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2D kinematics - find angle

  • Thread starter rogers236
  • Start date
1. Homework Statement
A sniper barrel is exactly one meter above the ground and perfectly horizontal. 1000m away is a target one meter above the ground. if the bullet leaves the gun with a muzzle velocity of 1500m/s will it reach the target? (no, next part is my problem) at what angle should the sniper shoot to hit the target?

[tex]\Delta[/tex]x = 1000m
[tex]\Delta[/tex]y = 0m
ax = 0
ay = -9.8m/s2 (gravity)
V0x = ?
V0y = ?
time (t) = ?
angle [tex]\theta[/tex] = ?

V0 = 1500m/s

2. Homework Equations
[tex]\Delta[/tex]X = v*t
[tex]\Delta[/tex]V = V - V0 = a*t
[tex]\Delta[/tex]X = (1/2)*a*t2 + V0*t
V2 = 2*a*[tex]\Delta[/tex]X - V02

V0x = V0*cos[tex]\Theta[/tex]
V0y = V0*sin[tex]\Theta[/tex]

*the first four equations can be used for either the X or Y dimension; [tex]\Delta[/tex]X will just change to [tex]\Delta[/tex]Y

3. The Attempt at a Solution

I'm not looking for the answer, just a point in the right direction please.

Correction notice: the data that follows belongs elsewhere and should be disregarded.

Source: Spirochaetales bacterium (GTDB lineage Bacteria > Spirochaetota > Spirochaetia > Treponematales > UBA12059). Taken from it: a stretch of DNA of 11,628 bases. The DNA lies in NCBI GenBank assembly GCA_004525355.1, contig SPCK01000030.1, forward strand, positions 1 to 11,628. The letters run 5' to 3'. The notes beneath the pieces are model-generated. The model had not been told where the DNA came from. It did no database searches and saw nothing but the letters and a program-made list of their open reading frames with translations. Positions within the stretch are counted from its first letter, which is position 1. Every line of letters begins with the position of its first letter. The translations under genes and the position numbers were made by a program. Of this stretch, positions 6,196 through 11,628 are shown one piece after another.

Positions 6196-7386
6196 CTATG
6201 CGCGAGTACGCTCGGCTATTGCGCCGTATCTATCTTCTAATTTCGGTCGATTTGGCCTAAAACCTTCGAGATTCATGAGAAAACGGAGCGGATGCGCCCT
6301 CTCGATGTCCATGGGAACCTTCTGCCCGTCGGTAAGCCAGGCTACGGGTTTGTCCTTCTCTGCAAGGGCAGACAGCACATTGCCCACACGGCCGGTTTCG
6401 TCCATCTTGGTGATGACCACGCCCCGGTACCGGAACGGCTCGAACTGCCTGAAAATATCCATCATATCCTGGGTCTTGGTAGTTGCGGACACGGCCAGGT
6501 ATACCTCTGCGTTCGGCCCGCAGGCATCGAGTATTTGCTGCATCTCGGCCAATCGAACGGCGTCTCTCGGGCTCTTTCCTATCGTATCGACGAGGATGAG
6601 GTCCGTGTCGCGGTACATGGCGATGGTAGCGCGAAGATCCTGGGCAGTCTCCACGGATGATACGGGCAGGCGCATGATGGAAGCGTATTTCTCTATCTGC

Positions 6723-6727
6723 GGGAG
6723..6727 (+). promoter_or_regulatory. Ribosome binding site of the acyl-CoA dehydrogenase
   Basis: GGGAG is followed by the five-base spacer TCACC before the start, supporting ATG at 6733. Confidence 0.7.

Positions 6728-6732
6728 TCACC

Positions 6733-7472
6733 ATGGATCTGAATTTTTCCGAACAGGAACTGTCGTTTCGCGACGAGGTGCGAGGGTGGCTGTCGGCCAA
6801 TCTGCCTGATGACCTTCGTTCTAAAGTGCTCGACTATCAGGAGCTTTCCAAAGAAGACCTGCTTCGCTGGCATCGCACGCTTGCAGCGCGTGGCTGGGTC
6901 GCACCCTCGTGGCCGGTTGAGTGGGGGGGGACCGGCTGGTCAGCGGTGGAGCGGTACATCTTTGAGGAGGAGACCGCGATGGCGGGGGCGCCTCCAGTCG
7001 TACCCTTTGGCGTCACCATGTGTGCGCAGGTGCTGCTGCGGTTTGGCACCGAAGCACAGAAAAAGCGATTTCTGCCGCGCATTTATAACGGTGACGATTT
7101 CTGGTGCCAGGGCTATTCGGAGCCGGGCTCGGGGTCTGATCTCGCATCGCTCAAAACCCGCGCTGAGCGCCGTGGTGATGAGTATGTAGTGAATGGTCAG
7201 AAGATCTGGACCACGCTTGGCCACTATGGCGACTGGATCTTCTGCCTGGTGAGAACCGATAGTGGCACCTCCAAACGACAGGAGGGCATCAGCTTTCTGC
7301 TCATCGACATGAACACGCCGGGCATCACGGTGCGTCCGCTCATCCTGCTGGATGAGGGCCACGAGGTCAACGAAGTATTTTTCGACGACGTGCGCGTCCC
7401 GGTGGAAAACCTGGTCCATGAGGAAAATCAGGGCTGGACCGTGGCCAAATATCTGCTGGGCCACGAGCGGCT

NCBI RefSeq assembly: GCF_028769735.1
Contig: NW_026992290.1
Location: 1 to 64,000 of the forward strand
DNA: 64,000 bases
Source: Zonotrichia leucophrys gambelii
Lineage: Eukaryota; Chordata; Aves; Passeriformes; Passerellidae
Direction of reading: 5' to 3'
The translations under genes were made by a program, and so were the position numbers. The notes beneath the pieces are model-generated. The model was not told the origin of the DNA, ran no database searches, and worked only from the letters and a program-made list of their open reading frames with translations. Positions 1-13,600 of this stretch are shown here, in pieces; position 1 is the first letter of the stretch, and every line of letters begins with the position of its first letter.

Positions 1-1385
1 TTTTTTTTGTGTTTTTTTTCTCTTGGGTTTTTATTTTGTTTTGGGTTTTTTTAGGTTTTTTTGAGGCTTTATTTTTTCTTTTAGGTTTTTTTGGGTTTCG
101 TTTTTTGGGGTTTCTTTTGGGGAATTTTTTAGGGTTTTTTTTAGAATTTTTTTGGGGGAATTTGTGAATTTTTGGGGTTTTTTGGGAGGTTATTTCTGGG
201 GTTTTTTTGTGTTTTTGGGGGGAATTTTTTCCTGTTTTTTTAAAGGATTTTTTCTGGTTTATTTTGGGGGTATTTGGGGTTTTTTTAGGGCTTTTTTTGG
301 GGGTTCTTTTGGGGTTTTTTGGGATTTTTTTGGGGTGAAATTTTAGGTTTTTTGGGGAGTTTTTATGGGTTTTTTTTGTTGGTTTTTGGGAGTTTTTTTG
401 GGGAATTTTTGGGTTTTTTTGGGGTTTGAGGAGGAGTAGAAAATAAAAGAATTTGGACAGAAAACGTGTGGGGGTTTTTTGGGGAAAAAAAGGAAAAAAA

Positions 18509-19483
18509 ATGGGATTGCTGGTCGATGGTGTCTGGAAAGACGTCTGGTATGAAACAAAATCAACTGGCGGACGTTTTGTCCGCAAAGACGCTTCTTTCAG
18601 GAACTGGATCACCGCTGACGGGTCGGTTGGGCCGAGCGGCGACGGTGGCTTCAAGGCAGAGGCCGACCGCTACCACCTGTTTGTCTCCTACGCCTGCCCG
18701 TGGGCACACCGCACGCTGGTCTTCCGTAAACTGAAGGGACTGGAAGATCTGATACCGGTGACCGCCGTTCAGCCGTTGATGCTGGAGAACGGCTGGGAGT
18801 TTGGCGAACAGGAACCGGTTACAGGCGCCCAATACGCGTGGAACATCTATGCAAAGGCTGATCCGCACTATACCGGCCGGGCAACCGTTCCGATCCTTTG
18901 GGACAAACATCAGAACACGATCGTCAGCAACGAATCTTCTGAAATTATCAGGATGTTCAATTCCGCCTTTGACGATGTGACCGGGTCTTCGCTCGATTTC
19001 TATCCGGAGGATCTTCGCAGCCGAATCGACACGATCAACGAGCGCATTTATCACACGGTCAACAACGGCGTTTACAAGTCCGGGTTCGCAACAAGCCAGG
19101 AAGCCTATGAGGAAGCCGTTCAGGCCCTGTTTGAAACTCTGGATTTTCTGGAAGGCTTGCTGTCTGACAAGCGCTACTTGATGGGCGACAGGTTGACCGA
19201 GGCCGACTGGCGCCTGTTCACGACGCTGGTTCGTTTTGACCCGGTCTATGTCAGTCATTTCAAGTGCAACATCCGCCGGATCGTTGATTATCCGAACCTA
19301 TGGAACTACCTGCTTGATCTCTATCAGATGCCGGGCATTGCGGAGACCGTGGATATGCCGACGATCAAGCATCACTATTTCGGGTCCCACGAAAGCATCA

For part one of the question, I found that it would take the bullet 2/3 of a second to reach the target in the X dimension. But in that same time, it would fall 2.2m, hitting the ground 322.3m from the target.
 
Last edited:
Thanks for the reply. I checked out that link and then fixed my original post a bit, putting in the equations as I learned them.
 

LowlyPion

Homework Helper
3,079
4
Thanks for the reply. I checked out that link and then fixed my original post a bit, putting in the equations as I learned them.
Now you need to figure the time it will be in the air as a function of the vertical velocity. Up and down.

Then figure the same time as a function of the horizontal velocity and the known distance. These times of course must be equal, so that begins to put you in position to figure out what angle satisfies both conditions.
 
I've done that and get:

(-2V0y)/(-9.8) = Time-y
1000/V0x = Time-x

then to

((-9.8)1000)/V0x = -2V0y

((-9.8)1000)/(1500cos[tex]\Theta[/tex]) = -2(1500)sin[tex]\Theta[/tex]

((-9.8)1000) = -2(1500)sin[tex]\Theta[/tex](1500cos[tex]\Theta[/tex])

((-9.8)1000) = (-2)(1500)(1500)sin[tex]\Theta[/tex]cos[tex]\Theta[/tex]

((-9.8)(1000))/((-2)(1500)(1500)) = sin[tex]\Theta[/tex]cos[tex]\Theta[/tex]

0.00217777778 = sin[tex]\Theta[/tex]cos[tex]\Theta[/tex]

Now what?
 

LowlyPion

Homework Helper
3,079
4
You might want to recognize the identity

2SinθCosθ = Sin2θ

It's a terrifically useful trig identity that you may run into again with projectile motion equations.
 

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